ANG partners with Croatian army for renovations
By Staff Sgt. Austen Adriaens, 133rd Airlift Wing Public Affairs / Published July 01, 2014
OGULIN, Croatia (AFNS) --
Airmen from the 219th RED HORSE Squadron and Minnesota Air National Guard’s 133rd and 148th Civil Engineering Squadrons partnered with the Croatian army June 27, to renovate bathrooms at an elementary school in Ogulin, Croatia.
The elementary school renovation was part of a Humanitarian Civic Assistance program supported by U.S. Army, United States European Command and 409th Contracting Support Brigade.
Croatia is Minnesota’s “sister state,” which is part of the National Guard’s State Partnership Program. The program has built global relationships for more than 20 years based on international civil-military affairs projects such as the bathroom renovation. The combined efforts cultivate diverse working conditons and enhance global operations.
Minnesota is not providing the construction labor alone. Airmen from Montana Air National Guard’s 219th RED HORSE Squadron also assisted in the construction efforts. The Rapid Engineer Deployable Heavy Operations Repair Squadron Engineers were one of the first Guard units to start construction work in Croatia.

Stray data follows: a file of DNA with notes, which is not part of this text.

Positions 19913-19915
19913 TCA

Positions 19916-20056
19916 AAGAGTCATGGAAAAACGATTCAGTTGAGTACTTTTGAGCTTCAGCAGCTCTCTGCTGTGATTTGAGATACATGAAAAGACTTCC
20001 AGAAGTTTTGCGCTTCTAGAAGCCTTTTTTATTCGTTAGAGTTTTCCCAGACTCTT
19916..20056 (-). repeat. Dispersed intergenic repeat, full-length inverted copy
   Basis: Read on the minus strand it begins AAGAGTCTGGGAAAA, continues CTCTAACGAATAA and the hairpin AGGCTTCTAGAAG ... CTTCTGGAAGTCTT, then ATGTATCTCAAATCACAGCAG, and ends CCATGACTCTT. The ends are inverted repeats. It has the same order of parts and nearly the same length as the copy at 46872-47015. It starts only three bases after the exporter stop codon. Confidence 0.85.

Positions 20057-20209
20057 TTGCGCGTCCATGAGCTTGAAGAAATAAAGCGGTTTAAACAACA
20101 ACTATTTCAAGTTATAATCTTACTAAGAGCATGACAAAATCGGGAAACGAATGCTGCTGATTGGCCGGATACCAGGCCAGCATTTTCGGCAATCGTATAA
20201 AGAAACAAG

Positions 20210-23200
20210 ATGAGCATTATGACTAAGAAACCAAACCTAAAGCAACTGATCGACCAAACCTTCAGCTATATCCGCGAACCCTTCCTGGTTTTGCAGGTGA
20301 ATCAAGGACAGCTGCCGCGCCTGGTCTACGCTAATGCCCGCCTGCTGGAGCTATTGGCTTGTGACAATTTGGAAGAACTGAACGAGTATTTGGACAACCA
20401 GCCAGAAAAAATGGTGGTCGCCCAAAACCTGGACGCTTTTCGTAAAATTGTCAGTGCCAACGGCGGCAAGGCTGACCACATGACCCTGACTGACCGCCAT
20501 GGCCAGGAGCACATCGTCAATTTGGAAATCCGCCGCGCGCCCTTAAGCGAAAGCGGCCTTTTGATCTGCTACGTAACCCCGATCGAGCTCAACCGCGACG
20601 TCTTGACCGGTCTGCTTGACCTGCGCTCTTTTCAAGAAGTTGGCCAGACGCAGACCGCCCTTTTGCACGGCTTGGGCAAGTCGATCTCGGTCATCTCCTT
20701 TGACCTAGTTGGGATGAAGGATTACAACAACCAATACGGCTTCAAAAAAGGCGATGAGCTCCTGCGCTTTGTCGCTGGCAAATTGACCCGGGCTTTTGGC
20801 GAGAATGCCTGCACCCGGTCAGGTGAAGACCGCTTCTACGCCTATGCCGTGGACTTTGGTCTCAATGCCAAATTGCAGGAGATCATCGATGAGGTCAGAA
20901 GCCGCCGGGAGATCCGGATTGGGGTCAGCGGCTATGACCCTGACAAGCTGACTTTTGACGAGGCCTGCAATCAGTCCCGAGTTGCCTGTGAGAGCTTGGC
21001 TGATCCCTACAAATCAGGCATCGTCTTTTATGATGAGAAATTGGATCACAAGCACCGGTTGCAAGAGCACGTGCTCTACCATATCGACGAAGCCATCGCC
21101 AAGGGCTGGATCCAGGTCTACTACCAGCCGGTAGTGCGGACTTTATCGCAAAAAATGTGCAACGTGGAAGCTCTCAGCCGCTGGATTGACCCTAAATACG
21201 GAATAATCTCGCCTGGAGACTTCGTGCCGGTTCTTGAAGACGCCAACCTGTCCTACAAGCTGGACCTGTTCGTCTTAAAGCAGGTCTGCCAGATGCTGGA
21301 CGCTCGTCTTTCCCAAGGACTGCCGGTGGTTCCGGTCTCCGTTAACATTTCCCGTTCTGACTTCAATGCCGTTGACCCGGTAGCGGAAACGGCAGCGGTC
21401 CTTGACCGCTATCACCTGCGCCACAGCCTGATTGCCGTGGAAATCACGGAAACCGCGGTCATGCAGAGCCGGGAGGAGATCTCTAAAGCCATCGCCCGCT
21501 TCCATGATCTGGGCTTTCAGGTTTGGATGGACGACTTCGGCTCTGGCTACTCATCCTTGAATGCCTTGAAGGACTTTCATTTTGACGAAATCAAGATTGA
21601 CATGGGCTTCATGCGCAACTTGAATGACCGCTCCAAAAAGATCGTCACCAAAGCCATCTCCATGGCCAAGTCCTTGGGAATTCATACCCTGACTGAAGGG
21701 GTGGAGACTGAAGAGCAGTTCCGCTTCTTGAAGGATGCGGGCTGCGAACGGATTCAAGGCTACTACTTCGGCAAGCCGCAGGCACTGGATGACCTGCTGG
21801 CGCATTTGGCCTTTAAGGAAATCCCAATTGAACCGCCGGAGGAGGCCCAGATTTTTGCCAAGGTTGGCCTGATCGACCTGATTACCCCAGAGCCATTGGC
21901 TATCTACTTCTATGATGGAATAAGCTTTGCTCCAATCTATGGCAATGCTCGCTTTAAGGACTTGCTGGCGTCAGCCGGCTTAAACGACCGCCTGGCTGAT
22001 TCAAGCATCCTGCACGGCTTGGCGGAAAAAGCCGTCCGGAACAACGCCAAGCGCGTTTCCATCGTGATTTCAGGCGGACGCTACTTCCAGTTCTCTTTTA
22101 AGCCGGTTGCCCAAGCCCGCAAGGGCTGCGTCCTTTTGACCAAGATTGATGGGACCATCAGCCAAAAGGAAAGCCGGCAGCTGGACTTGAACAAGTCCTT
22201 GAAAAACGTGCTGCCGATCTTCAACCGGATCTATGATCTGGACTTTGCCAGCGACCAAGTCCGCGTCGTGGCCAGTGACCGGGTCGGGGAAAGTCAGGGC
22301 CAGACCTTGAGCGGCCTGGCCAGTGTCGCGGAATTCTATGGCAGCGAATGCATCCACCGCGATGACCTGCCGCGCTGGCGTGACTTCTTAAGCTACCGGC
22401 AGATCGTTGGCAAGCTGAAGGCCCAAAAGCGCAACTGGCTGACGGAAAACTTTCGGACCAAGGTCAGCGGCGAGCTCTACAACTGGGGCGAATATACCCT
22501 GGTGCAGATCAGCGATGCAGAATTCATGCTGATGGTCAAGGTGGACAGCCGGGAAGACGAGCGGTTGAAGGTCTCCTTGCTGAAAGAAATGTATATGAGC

The Airmen employed their unique skill sets, manpower and equipment to help aid in the effort. The Croatian army is providing lodging, food, transportation, translators and augmented labor.
The Airmen were immersed into situations where they were able to venture out of their specified Air Force specialty code.
Airmen are also learning new construction procedures from the Croatian army. The cohesion and efforts from all parties involved has crafted a long lasting relationship for years to come.
Planning and resilience were additional aspects to the project. There may be many things that go amiss in construction and difficulties vary from site to site. An Airman’s ability to remain resilient is key to project completion.
During the trip, obstacles were documented and discussed daily. A majority of the tools were brought to Croatia by the National Guard units. However, there were some items that were unforseen or difficult to transport. The Croation army provided larger items such as cement mixers and jackhammers, significantly reducing rental costs and project completion times. Being able to forecast for similar scenarios on future deployments will create a more efficient and cost-effective project.